What could Cambria compromise mean?
Thank you for your Editor's Notes, “If I were Santa...” (Dec. 17). If Santa’s elves can’t get “a nice, big round table” done by this December, I’ll bet they’d be more than happy to work on it early in the new year.
Cambrians do have so many interests: “environmental, tourist, retail, arts, education and other.” Our passions engage religion, culture, recreation, financial security. We wonder about low income, domestic violence, racist slurs, species extinction.
Maybe Santa would moderate discussions at the round table, or someone else so kind and objective that similarities in differences could be readily, peacefully highlighted.
Never miss a local story.
Here’s a theme for the gatherings around the table. What should community and compromise mean here in Cambria? The first session could focus on...?
Elizabeth Bettenhausen, Cambria
Health issues and water quality
The recent Cambria Community Services District Water “Confidence” Report included information about how lead levels in Cambria drinking water exceed State Action Levels and Preliminary Health Goals, and Chrome VI (“hexavalent,” think Erin Brokovich and Hinkley, Calif.) levels in Cambria drinking water exceeds Preliminary Health Goals. Also, of significance is that both lead and Chrome VI are on the California Proposition 65 list of known carcinogens.
Until this recent report, I am unaware of Cambria drinking water being a health hazard, and it was not during my tenure as an elected board member in the late ’90s. Previously, any potential water quality issues were managed with treatment and blending to eliminate health hazards.
So instead of Cambrians receiving a notice from the district about the health risk of drinking Cambria drinking water and a plan to correct it, Cambrian ratepayers receive a notice of rate increase and no plan to correct. So apparently we are being asked to pay more for poorer quality water that carries a health risk.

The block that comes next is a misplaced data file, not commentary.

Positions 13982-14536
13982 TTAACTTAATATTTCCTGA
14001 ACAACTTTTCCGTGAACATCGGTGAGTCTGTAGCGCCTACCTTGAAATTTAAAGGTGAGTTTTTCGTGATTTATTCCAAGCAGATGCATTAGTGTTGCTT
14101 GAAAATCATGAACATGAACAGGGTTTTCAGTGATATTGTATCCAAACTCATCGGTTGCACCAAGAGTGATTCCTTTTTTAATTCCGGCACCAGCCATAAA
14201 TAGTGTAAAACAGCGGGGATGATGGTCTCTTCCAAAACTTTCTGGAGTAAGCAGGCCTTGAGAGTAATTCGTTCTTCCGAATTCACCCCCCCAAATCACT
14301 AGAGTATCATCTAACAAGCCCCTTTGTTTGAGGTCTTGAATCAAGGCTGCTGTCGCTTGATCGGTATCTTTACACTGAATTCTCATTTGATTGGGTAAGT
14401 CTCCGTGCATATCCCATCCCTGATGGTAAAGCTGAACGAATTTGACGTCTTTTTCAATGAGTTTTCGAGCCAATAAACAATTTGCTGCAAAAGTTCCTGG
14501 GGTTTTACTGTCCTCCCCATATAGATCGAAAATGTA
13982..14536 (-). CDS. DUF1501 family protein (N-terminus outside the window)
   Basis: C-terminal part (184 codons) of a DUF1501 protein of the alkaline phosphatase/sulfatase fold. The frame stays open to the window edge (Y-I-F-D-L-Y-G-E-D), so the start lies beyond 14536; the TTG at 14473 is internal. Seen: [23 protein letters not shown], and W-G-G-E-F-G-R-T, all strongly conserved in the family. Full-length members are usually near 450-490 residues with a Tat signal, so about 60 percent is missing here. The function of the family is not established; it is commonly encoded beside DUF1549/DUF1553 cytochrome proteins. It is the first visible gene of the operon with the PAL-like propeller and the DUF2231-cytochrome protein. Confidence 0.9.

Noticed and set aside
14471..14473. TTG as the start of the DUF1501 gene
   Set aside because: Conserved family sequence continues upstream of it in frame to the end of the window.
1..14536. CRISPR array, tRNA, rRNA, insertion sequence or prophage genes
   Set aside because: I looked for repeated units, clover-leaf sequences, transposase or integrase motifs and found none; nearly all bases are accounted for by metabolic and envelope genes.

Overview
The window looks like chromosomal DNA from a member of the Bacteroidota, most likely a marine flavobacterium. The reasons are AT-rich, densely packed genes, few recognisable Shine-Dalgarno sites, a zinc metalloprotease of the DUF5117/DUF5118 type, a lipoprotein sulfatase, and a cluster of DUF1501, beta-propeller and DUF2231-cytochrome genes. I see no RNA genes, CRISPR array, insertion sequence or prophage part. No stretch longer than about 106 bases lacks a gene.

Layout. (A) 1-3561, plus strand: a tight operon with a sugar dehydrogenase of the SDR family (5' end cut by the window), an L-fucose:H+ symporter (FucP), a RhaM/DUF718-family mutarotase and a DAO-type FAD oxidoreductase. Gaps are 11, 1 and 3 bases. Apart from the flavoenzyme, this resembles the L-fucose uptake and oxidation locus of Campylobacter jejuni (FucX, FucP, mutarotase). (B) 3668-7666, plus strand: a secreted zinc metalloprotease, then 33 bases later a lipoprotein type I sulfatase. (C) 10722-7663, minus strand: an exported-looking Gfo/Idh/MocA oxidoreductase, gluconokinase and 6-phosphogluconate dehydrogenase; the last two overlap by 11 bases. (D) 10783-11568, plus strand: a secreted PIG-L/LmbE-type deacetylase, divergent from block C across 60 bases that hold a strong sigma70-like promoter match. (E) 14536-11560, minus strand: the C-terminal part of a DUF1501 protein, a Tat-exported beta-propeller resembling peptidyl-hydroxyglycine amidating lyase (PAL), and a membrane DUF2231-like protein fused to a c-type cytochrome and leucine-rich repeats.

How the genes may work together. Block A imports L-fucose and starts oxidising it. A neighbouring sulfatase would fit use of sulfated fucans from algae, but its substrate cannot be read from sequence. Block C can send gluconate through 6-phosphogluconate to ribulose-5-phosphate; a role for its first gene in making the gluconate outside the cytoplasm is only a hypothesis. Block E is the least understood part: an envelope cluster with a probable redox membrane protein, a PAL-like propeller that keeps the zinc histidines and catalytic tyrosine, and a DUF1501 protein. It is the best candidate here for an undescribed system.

I have chosen to protest the rate increase and hope to force better management of the Cambria CSD.
Lou Blanck, Cambria
Praise for Macedo’s Culinary Corner
As a longtime subscriber to the The Cambrian and a part-time Cambrian, I have followed Consuelo Macedo’s Culinary Corner with anticipation. The tales she tells and the recipes she culls from local residents never fail to delight and nourish my enthusiasm for all that is culinary and anthropological. Her original story of the anasazi beans dates back many moons. As a food forager, I was challenged to replenish the “ancient ones” for her. Many more moons ...
Always on the lookout where beans in bulk were sold, I failed to find anasazi. OK, on with the search ... engine that is. With a few clicks and a clack or two, I found them online in Colorado. Greeting Consuelo at Cambria Historical Society events over the past year as Steve and I transitioned to “La Casita,” our small but comfortable cottage we had been weekending in for 30 years, I promised to share my bounty of beans with her. It finally happened last October.
Devouring the Culinary Corner in the Nov. 19 issue, I was thrilled that Consuelo mentioned the anasazi beans that “Nancy Allen, Cambrian” had gifted her. I had arrived!
After recently returning from a week in Cuba on a cultural exchange program, I am motivated to experiment with black beans, peppers, and spices Cubano style in my “one-butt” kitchen. Kudos to Consuelo and the Culinary Corner for inspiration.
And another thing, Consuelo, I’ve written up “The Brisket” recipe I promised you last October.
I won’t take a year to deliver it. It’s on the record.
Nancy Allen, Cambria